An unlikely movie star and an unconventional actress, Rita Tushingham broke all the stereotypes for a female movie star – not tall, not buxom, not classically pretty.
Unkindly labeled an "ugly duckling" at the start of her career – comments worthy of a lawsuit today – she could be strikingly beautiful one moment, and then plain-looking the next. Her soulful eyes and extraordinarily expressive face helped to give her an on-screen vulnerability and emotional transparency like no other contemporary actress.
Rita was discovered at the age of eighteen when she auditioned for the role of a working-class teenager for Tony Richardson's screen adaptation of Shelagh Delaney's
A Taste Of Honey(1961). In her film test, Rita's large "all-speaking" eyes impressed director Tony Richardson and clinched the role for her. Her brilliant performance in the film gained her international acclaim.
Her film career could well be regarded as a fluke, since her career would not have been possible had it not been for the fact that some British filmmakers were abandoning the upper-class drawing-room comedies of the 1950s in favor of gritty, working-class dramas. These films demanded actors and actresses who looked like real people, not like beautiful fashion models. Rita had the good fortune to be in the right place at the right time, with a working-class face that was a perfect fit for these realistic "New Wave" films.
Following her successful debut in
A Taste Of Honey,Rita made several notable films during the 1960s. These include Desmond Davis' Girl With Green Eyes(1963), for which Rita won critical acclaim for her emotionally vulnerable performance; Richard Lester's The Knack(1965), wherein she demonstrated deft comic delivery and impeccable comic timing; David Lean's Doctor Zhivago(1965), and Sidney Hayers' The Trap(1966). Her performance in The Trapwas especially impressive, making full use of her expressive face, since the role she played was that of a woman who could not speak, and thus communicated solely with her eyes.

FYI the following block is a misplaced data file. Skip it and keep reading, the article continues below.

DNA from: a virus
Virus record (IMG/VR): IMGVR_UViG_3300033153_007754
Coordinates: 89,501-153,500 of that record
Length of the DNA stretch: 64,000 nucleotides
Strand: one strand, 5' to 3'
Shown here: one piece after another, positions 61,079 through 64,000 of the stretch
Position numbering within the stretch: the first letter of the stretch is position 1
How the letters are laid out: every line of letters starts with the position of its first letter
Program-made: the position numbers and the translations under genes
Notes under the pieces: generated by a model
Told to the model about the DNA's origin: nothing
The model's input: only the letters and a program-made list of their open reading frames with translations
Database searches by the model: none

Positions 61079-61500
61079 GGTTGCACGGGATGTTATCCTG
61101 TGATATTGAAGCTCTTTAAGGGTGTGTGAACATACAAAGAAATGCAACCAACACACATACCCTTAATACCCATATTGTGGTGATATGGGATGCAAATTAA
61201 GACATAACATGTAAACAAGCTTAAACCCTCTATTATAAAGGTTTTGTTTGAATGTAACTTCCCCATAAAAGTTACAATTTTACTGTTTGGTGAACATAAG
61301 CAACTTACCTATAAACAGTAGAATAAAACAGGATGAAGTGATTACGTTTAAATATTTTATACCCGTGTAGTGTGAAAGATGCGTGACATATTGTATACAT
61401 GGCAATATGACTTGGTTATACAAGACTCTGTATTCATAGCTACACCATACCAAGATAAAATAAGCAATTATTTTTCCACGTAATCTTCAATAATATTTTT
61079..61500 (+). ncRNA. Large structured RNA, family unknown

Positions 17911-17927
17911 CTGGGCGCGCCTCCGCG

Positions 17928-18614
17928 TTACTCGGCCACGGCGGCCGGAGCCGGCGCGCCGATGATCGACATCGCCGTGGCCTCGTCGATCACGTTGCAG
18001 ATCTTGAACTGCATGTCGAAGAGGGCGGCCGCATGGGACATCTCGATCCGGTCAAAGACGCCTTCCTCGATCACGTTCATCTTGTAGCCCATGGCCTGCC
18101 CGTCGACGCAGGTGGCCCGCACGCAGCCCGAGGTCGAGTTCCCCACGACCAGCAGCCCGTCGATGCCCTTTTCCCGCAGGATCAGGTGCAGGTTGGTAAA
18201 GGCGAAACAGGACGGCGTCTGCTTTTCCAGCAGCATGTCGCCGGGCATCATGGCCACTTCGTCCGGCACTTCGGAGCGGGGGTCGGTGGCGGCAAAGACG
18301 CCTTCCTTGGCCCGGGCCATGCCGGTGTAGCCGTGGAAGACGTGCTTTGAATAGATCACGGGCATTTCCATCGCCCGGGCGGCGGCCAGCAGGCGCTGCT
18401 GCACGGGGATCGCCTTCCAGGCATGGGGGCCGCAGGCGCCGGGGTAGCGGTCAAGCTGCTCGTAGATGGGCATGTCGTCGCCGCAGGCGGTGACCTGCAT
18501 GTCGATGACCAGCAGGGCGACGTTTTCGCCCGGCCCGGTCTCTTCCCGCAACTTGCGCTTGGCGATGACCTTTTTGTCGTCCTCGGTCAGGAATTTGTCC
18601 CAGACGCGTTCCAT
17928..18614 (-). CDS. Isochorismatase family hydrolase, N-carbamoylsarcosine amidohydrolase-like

In the 1970s and early 1980s, her career suffered the same downturn as many other British artists, due to the downsizing of the British film industry when American film financiers ceased funding British-made films after concluding that the 'Swinging Britain' films of the 1960s had run their course. Rita kept working by performing in films made in other countries, most notably Italy and (West) Germany.
For about ten years she lived in Toronto, Canada, with her second husband and her two daughters from her first marriage. She returned to England in 1988 and appeared in a number of TV and film productions, such as Carla Lane's Bread and Mike Newell's
An Awfully Big Adventure(1995).
Rita generously supports the efforts of fledgling filmmakers by performing in films by new directors, such as Martin Duffy's
The Boy From Mercury(1996), Carine Adler's Under The Skin(1997), and Simon Marshall's Out Of Depth(2000).
This gracious and unpretentious actress continues to appear in several film and television projects each year. Since 2005, Rita has become a strong supporter of breast-cancer awareness, due to her younger daughter Aisha's bout with breast cancer (Aisha is now in good health).